Should Facebook have say in Privacy Code designed to protect children?

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There are concerns with Facebook’s involvement in a new Privacy Code designed to protect children and vulnerable groups.

The government is considering legislation to introduce an online privacy code for companies such as Facebook, but its record with children is cause for concern.

The Privacy Legislation Amendment Bill 2021 would require organisations subject to adhere to certain data practices.

These would include agreeing not to use or disclose users’ personal information if they request this.

An individual could choose to disallow an organisation to disclose their personal information for direct marketing. But the explanatory paper for the draft legislation states this requirement isn’t a right to erasure of the data.

Privacy rules designed to protect children and vulnerable groups

For social media companies, the draft legislation would also introduce additional rules regarding children and vulnerable groups.

These include taking all reasonable steps to “verify their users’ age” and obtain parental consent for those under 16.

Further, the rules include ensuring that the collection of data associated with children is fair and reasonable in all circumstances.

Under the draft legislation, the code will be developed by industry and enforced by the Office of the Australian Information Commissioner.

The OAIC would be given new powers to enforce compliance, including the ability to issue fines of up to $10m.

This will increase the maximum penalty for serious breaches of privacy from the current $2.1m.

Legislation comes amid review of Privacy Act

The bill is being introduced in tandem with a new review of the Privacy Act being conducted by the Attorney-General’s Department, which will evaluate broader reforms to Australia’s privacy frameworks.

Australian Information Commissioner and Privacy Commissioner Angelene Falk welcomed the proposed legislative changes.

She said late last week that “this legislation is an important step to-wards the OAIC having more of the regulatory tools we need to take a risk-based approach to preventing harm”.

She also added that “the updates to penalties are needed to bring Australian privacy law into closer alignment with competition and consumer remedies”.

Ensuring privacy is taken more seriously by online platforms

Attorney-General Michaelia Cash said the legislation aims to ensure Australians’ privacy would be treated more carefully and transparently by online platforms.

“We know that Australians are wary about what personal information they give over to large tech companies”, Cash said.

“We are ensuring their data and privacy will be protected and handled with care. Our draft legislation means that these companies will be punished heavily if they don’t meet that standard,” she said.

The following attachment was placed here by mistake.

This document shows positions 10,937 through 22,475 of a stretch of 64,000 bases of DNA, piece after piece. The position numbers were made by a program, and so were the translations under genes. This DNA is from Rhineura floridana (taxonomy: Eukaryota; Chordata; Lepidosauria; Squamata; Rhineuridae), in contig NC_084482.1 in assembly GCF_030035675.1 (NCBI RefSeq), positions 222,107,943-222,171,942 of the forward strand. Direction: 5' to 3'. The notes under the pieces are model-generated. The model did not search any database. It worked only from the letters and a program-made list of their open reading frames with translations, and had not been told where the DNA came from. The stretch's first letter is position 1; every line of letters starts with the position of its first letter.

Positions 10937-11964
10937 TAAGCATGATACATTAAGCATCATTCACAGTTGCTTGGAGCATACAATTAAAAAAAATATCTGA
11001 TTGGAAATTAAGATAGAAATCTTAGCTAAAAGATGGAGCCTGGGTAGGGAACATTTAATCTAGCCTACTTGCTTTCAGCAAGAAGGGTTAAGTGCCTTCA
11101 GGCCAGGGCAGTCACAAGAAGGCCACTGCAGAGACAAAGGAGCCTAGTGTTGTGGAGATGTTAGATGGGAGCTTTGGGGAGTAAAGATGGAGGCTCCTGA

But should Facebook be involved in drafting of privacy laws for children?

The code will be developed in consultation with industry.

This is something concerning in the view Dr Rys Farthing, Data Policy Director for Reset Australia.

“Given what we know about social media companies, the prospect that they might be involved in the first drafting of this code is worrying,” he said.

“It would be appalling if Facebook, or any industry representative bodies they work with, were to have the first opportunity to draft the very code that is meant to protect children from them.”

Children are a key demographic for this code which must require social media companies “take all reasonable steps” to verify the age of their users.

For users under the age of 16, parental or guardian consent will be required before the companies can share any data.

Facebook has come under immense scrutiny in recent weeks following the leak of internal documents from whistleblower Frances Haugen.

These documents showed that the company is aware of how its Instagram product negatively affects the well-being of young users.

In July, Instagram enacted a policy of defaulting users under the age of 16 to private accounts and said it would no longer let advertisers target people younger 18 based on demographic information beyond their gender, age, and location.

While the law-drafting process often gets various parties to contribute, our view is similar to that of Reset Australia. Facebook has been caught red handed, knowingly serving harmful products to kids. It is also no champion of data privacy, with some seriously concerning incidents taking place recently.

Fundamentally there is a conflict of interest here where social media giants would have little to meaningfully add to privacy concerns.

As Dr Farthing also noted, “it would be nothing short of irresponsible to allow them to draft this code”.

Ahmed Khanji

Ahmed Khanji

Ahmed Khanji is the CEO of Gridware, a leading cybersecurity consultancy based in Sydney, Australia. An emerging thought leader in cybersecurity, Ahmed is an Adjunct Professor at Western Sydney University and regularly contributes to cybersecurity conversations in Australia. As well as his extensive background as a security advisor to large Australian enterprises, he is a regular keynote speaker and guest lecturer on offensive cybersecurity topics and blockchain.

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